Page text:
Asia isn't happening. Do an MBA in Brazil

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The joys of Brazil

Credit Suisse's results confirmed it: Asia is not it. Year-on-year, the bank's total revenues in Asia Pac fell 5% in the first quarter. Its profits fell 4%. Citigroup did a little better: its Asian securities and banking revenues were up 17% year-on-year  in the first quarter. However, its Latin American revenues were up 28% (its EMEA revenues were down 5%).

David Viniar suggested the importance of Latin America in February: he said Goldman's Latin American revenues grew 142% between 2006 and 2011. In Asia, they grew a mere 59% over the same period.

So, what if you want to get into the Brazilian market? It will not be easy. Recruitment firm Robert Walters opened an office in Brazil in 2010. Chief executive Robert Walters warns against underestimating the ease of getting a job there: you'll have to speak Portuguese, says Robert. It will also help if you're junior. In the circumstances, it will also help massively if you've got an MBA or management qualification from one of Brazil's top schools.

Which top school? The FT's MBA ranking contains five schools in China, but only one in Brazil: Coppead, where - bizarrely - tuition is free and some courses are taught in English. However, a brief investigation of Coppead alumni suggests there are few working in banking. Instead, therefore, you may wish to choose: Fundaçao Getulio Vargas.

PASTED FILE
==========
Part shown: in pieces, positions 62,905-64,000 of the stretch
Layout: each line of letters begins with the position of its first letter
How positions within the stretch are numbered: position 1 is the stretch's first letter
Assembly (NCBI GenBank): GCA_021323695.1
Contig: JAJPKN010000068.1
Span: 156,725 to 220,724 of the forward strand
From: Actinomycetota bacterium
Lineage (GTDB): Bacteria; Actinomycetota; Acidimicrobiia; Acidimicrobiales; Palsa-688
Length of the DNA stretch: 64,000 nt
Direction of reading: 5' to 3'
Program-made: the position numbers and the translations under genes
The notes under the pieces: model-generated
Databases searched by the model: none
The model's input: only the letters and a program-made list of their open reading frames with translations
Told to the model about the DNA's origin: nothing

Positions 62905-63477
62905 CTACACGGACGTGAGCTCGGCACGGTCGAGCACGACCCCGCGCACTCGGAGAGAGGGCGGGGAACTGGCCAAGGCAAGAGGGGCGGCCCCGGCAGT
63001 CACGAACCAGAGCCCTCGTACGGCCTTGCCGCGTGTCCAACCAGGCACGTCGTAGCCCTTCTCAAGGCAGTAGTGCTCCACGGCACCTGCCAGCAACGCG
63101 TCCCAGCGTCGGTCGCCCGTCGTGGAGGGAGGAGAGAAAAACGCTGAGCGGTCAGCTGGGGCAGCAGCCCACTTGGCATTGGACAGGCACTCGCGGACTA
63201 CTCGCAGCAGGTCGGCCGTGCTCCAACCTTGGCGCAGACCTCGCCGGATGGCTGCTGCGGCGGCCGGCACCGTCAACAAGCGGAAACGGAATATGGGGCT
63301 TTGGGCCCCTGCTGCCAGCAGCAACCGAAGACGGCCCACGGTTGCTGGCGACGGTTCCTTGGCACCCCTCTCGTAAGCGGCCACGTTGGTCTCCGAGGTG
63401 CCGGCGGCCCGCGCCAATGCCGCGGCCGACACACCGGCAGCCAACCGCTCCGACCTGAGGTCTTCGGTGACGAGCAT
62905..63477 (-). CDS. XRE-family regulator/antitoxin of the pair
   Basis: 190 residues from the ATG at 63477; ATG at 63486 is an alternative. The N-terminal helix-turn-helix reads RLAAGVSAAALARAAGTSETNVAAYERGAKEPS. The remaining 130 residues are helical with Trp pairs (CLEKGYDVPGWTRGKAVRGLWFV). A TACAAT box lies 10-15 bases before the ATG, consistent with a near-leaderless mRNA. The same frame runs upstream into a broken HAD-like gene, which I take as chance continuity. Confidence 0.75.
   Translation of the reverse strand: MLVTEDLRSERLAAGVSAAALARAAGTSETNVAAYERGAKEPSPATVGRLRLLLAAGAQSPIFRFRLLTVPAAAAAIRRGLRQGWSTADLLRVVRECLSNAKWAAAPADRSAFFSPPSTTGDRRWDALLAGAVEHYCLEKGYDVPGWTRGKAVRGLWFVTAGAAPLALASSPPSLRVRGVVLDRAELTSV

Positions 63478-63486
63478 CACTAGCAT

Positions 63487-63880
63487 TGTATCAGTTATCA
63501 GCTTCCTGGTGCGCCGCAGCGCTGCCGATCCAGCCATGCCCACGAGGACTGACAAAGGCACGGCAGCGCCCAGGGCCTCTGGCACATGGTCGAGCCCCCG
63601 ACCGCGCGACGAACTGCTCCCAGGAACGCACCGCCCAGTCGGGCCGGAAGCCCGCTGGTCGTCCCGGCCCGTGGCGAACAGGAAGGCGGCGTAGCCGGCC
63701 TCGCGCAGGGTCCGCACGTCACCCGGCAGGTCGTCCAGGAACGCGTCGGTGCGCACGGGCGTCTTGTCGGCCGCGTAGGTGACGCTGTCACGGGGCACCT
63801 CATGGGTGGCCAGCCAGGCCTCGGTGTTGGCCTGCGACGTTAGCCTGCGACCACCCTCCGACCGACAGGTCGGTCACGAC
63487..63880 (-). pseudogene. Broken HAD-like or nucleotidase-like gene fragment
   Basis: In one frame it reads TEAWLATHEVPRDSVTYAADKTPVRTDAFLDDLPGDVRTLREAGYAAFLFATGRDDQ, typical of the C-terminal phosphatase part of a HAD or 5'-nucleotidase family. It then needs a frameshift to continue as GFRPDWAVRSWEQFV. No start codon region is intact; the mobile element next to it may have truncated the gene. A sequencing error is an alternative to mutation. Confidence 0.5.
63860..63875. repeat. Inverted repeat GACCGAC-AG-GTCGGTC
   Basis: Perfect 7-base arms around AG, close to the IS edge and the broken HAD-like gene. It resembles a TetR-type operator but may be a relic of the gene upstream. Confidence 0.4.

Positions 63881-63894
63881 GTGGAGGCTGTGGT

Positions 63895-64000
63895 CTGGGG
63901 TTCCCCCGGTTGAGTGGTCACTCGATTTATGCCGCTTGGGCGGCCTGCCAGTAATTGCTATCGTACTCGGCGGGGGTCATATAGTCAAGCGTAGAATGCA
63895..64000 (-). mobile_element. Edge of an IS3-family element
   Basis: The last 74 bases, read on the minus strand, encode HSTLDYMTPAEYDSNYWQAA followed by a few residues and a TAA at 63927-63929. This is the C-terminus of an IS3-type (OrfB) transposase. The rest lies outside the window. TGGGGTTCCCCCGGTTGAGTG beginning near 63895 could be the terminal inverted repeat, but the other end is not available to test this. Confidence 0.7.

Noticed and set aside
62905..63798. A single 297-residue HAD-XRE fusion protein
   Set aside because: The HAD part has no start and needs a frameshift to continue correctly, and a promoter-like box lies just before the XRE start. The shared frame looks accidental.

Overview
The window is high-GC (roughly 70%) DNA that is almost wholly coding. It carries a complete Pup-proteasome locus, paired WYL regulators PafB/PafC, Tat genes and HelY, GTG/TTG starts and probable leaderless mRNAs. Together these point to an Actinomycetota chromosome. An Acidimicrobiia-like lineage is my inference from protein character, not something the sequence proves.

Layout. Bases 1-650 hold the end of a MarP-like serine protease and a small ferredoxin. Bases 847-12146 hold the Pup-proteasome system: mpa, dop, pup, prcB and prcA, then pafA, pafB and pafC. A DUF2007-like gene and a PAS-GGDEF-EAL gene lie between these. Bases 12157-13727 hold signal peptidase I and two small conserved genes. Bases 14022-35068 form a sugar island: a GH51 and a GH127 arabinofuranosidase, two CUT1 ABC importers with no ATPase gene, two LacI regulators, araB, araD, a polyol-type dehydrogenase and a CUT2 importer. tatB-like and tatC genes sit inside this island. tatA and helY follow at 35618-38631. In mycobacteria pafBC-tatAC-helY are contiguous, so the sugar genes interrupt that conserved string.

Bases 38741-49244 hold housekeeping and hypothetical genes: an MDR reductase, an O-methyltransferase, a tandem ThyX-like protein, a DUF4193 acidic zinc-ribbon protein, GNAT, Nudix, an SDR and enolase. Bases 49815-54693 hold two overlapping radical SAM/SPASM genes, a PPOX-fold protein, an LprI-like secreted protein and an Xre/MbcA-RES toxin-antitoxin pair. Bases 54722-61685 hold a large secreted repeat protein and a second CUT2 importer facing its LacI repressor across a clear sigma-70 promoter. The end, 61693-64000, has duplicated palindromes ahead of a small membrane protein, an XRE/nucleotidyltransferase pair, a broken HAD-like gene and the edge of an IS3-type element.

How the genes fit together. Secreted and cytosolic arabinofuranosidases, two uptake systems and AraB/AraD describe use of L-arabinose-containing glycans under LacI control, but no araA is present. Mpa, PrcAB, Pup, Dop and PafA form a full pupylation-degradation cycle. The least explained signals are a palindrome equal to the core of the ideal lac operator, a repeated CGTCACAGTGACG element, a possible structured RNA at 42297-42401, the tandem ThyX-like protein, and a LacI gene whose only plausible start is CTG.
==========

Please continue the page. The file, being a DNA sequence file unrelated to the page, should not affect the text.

Another Brazilian school, FGV has launched one year, 'Corporate International Masters' degree for European and US executives with an interest in Latin America. Students will receive an MBA from Esade, a Masters in International Business and an 'Executive Masters' from FGV. The course costs $68k. FGV graduates appear far more likely to work in investment banking, suggesting you may be able to leverage its alumni network.

Even a Brazilian management qualification is unlikely to be a magic bullet. During yesterday's TV appearance. Lloyd Blankfein intimated that things are perhaps not growing as they might be in some of Goldman's new markets. “There’s a chance to be what Goldman Sachs is in the US over a much broader swath of the world, and that’s good,” he said. Still, he added “there’s a consequence sometimes to being too early.”